Breaking up Is Hard to Do: How to Support Your Child Through a Breakup

By Shiri Lichtenstein, Psy.D.

We’ve all experienced the heartache of a breakup, when it feels like the world is going to end and you can’t imagine life without the person that just dumped you or with whom you broke up. If you are a parent, it’s hard to see your child (your baby) so miserable, and your first instinct might be to tell them, “Get out there and meet new people,” or the popular cliché, “There are other fish in the sea.”

Your experience of living in the real world has taught you that, with time, your student will most likely move on and perhaps even laugh about their "puppy love" in college. Nevertheless, it’s important to support your love-sick student in a way that feels supportive, by meeting them where they are at.

What to Do and Not to Do

First, steer clear of bad-mouthing the ex. Your student may still have strong feelings for this person, and reconciliation could occur. You don’t want to become the "bad guy" who said those awful things about your child’s partner.

Second, don’t encourage your student to go out and meet someone new if they are not ready. I know it’s tempting to tell your child they are still young and will meet someone, but that’s probably not what they want to hear right away. Grief is a process that needs to be endured to allow the person to move through it, and as hard as you try, you cannot expedite that process. Your student will through various stages of grief, one step at a time (although the stages are often not linear).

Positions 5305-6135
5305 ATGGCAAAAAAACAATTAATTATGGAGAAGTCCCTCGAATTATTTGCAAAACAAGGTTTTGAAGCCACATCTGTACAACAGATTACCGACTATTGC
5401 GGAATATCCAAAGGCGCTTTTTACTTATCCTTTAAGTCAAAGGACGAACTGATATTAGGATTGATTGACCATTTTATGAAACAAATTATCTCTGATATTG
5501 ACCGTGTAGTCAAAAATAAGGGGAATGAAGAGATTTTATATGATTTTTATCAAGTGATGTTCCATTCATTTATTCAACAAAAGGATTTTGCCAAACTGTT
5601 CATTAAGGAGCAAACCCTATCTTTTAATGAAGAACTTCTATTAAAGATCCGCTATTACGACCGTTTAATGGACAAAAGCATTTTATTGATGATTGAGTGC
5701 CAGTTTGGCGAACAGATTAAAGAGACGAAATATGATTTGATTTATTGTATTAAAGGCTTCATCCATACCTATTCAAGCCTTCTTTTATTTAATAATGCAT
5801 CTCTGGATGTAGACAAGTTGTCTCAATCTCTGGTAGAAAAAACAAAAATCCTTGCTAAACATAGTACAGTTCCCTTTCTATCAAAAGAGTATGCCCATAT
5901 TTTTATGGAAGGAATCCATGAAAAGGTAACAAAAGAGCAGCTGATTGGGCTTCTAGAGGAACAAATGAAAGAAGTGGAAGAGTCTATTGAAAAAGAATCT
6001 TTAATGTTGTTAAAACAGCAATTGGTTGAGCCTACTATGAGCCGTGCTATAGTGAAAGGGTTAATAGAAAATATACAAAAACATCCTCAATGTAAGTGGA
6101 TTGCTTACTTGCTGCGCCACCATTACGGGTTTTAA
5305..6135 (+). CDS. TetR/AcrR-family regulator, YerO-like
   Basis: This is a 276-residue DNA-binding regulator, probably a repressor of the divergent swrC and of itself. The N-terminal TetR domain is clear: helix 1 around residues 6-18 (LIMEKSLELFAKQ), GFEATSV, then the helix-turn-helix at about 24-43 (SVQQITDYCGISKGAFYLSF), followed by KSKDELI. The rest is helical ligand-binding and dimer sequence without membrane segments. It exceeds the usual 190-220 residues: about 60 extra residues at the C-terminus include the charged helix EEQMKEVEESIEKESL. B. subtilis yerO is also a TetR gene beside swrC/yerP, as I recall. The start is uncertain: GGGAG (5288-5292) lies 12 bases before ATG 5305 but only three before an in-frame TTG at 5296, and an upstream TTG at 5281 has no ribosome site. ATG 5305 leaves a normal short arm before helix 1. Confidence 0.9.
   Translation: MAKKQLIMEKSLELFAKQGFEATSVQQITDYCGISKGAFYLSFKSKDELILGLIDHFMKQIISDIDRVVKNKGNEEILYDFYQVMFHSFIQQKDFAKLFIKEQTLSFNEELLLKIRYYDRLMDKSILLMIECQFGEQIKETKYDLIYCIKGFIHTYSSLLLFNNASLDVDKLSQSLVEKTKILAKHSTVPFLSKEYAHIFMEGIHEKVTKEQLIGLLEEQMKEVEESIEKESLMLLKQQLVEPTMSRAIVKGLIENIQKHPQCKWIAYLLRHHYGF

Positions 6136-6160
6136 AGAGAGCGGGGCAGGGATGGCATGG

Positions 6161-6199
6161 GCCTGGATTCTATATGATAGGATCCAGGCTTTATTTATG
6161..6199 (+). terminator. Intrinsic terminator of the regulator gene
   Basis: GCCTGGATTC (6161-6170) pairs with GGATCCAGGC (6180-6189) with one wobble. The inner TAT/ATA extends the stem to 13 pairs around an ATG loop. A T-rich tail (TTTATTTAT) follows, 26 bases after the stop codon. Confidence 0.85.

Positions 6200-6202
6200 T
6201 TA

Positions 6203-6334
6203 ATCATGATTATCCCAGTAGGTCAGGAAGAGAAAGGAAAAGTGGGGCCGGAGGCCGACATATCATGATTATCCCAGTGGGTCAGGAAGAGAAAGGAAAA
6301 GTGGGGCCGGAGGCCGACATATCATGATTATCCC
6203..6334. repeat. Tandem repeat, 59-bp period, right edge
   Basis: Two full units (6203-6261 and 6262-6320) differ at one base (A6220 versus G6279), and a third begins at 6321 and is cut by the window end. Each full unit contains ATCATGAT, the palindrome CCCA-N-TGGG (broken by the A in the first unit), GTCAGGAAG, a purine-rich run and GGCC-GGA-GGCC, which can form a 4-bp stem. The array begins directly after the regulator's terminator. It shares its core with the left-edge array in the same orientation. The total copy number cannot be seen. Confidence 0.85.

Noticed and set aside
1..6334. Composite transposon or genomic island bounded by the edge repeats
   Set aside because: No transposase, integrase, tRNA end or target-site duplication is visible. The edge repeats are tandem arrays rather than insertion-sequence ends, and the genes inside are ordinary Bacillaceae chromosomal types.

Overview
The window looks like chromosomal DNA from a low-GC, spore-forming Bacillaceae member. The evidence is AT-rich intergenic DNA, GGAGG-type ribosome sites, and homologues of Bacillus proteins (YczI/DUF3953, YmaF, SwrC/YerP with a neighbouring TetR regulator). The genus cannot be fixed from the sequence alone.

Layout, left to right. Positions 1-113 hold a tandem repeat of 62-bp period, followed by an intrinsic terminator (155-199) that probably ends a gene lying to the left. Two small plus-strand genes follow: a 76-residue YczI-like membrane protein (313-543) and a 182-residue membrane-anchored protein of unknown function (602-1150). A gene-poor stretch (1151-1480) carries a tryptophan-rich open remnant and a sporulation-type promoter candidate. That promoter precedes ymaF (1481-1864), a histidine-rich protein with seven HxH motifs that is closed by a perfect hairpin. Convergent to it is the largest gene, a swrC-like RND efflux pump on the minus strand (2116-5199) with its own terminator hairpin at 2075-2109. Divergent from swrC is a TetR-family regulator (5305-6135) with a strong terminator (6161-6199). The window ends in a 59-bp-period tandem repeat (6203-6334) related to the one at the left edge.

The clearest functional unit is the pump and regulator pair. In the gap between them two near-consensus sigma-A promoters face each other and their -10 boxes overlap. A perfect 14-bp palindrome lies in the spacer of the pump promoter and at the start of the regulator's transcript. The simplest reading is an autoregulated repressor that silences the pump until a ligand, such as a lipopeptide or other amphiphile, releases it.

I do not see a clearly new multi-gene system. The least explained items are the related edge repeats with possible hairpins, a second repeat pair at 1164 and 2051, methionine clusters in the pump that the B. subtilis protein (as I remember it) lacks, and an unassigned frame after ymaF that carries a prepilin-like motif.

Alternatively, consider encouraging your student to remain active by exercising, going for a walk or hike, taking a dance class, or spending time with supportive and positive friends. Show your caring by sending homemade cookies or a care package with your student's favorite items. If your child lives close by, offer to take them on an outing. Making tangible changes, such as getting a new haircut or buying new clothes, can also be helpful, as this may symbolize a fresh start.

Not only can breakups be painful, but they can also be a source of shame and embarrassment, so consider sharing about a difficult or embarrassing breakup you experienced. This might even strengthen your relationship with your child.

Most importantly, listen to what your student has to say, even if it sounds unreasonable, and give them space! Let them know that you love them and you are always there to listen, day or night. Keep your cell phone on and/or make yourself available by chat or Skype. When your student is ready to talk, practice empathy and active listening. We are solution-oriented beings; our instinct may be to provide an answer, but your child probably just wants to cry and vent about their heartache. Let them know you understand their pain, and show that you love them and can tolerate what they are telling you.

When to Seek Additional Help

If your child begins to skip classes, struggle academically, or experience signs of depression (changes in sleep and appetite, low or flat mood, social withdrawal, suicidal thoughts), then encourage them to make an appointment at CAPS by stopping by or calling us during business hours at (415) 422-6352. Our After Hours line (same number as our business line) is available to USF students and their loved ones for support or consultation when our office is closed.